Train like an athlete, look like an athlete

Train like an athlete, look like an athlete

If I were to ask you to give an example of a person whose physique you would like to have, what would your answer be?  Some answers that I’ve received include basketball player Lebron James, sprinter Donovan Bailey, UFC fighter George St. Pierre, and football player Terrel Owens.  Now, think what common characteristic these individuals share?

They’re all athletes.

It may seem like I’m stating the obvious, but the majority of professional athletes have amazingly sculpted physiques: strong chests and backs, broad shoulders, well toned arms, chiseled abs, and most importantly, the low body fat percentages required to show it all off. This correlation between being an athlete and having a beach-ready physique leads me to reveal my personal philosophy regarding training and exercise;  “If you train like an athlete, you will look like an athlete”.

For several years, I have had the privilege of working out at a gym that happens to train several professional hockey players in the NHL including Brendan Morrison, Kyle Turris, Darcy Hordichuk, and Kenndal McArdle, as well as several major and world junior hockey players hoping to make it to the pros.   Watching them train day after day, and seeing they’re impressive in person led me to believe that they were onto something regarding their training modalities.  More specifically, I took notice of how these high-level athletes shared common characteristics in their training.  They all trained with functionality and with intensity!

1.) Functionality
Athletes train for sport specificity and functionality.  This means that the exercises the athletes perform mimic the movements that occur in the sport that they play.  Typically, such exercises involve full body movements that involve multiple joints.  This therefore challenges several muscles at once thereby building more muscle mass, all the while burning more calories as well.  How many sports can you think of involve isolated movements such as bicep curls, lateral raises, or seated leg extensions?  Similarly, how many sports involve being supine on your back crunching away with your abs?  Zero. Alternatively, how may sports involve a movement that resembles a squat, or require you to lift your arms over your head as in a shoulder press, or push yourself up off of the ground after getting knocked down as in a pushup, or use your core to twist and control your body while standing?  Several!

2.) Intensity
When athletes train, they are intense!  This means no sitting on the bike reading a book, walking/jogging on the treadmill while talking on the phone, or sitting and chatting with a friend idly between sets.  If you’re guilty of these common gym behaviors, you’re taking the unnecessarily long route to your fitness goals.  In contrast, a hockey player may train with maximum intensity for 30 – 45 seconds, then take a short rest before repeating the all-out effort multiple times in an attempt to mimic the short, intense shifts that occur in hockey.  Similarly, a football player may goall out pushing a weighted sled for a mere five seconds, because this is the length of an average football play.  Or, a basketball player may do explosive jumps to help improve their jump shooting, rebounding, or dunking.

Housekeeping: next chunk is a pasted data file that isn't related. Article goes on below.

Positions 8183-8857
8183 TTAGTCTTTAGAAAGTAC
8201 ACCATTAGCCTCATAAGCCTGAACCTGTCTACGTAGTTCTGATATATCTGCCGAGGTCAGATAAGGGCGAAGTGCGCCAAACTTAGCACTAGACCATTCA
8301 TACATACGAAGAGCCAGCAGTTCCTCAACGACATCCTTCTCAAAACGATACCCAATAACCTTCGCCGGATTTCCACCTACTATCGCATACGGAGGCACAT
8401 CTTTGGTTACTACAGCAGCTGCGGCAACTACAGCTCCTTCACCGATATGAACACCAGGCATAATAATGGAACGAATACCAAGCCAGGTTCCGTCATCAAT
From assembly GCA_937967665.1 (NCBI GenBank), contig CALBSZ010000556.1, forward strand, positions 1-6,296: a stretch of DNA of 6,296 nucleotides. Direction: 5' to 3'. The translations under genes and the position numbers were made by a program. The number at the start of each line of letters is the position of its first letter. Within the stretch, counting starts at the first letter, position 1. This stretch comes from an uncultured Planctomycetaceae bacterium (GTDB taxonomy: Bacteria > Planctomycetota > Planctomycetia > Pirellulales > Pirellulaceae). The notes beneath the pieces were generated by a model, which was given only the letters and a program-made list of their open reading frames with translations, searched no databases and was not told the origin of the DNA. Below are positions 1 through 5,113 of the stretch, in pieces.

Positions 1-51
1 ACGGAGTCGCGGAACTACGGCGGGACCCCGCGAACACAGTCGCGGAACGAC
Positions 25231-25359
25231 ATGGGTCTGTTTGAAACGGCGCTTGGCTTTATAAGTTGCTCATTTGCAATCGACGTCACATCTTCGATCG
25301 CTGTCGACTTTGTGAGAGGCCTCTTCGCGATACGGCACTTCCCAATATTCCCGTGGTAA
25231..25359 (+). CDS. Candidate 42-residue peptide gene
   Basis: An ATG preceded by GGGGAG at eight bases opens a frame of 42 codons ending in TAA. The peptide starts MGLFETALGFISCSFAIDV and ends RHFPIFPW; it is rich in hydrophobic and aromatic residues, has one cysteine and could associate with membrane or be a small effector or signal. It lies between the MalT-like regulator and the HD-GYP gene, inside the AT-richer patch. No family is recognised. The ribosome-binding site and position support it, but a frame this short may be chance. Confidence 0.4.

Anaerobic Exercise and Oxygen Debt
This ties in with another thing that these aforementioned sports have in common; they’re all anaerobic sports, meaning they all involve short intense bursts of activity, followed by short periods of rest.  This is opposed to aerobic endurance sports that require the athletes sustain a low to moderate intensity level for an hour or more.  Put your hand up if you would like to have the body of an Olympic marathon runner.  Anybody?  I didn’t think so.

As we touched upon in previous blogs, anaerobic exercise is the best way to “burn fat” (it actually uses carbohydrates for fuel, but that’s another story), and it is the best way to get the body you want.  The term “anaerobic”, means “without oxygen”.  That is, your body’s demand for oxygen to fuel the exercise  is greater than it’s ability to provide the oxygen.  As a result, your body goes into what is called “oxygen debt”. Ever notice how after a hard sprint your heart is beating extremely hard, and your lungs are gasping for air?  This is your body trying to increase the oxygen intake in order to restore the oxygen debt.  Oxygen is also required to remove the lactic acid build up that only occurs with intense exercise, and your body is trying to increase the O2 in order clear the acid out.  This increased heart rate and respiration takes energy (i.e. calories).  As a result, this is why we say your metabolism is increased long after bouts of intense anaerobic exercise and you will burn more calories in the long run if you train this way.

So, what do we take away from all this?  I’m not suggesting that you have to copy the MMA workouts you see on TV, or drink raw eggs and climb stadium stairs like Rocky, but what I do advise is that you implement the two principles of functionality and intensity, thereby training anaerobically as well.  It will not only lead you towards the athletic looking beach body that you want, it will help you get there in a more timely manner than if you were to do isolation exercises and steady, slow cardio on the treadmill.  Train like an athlete, look like an athlete!

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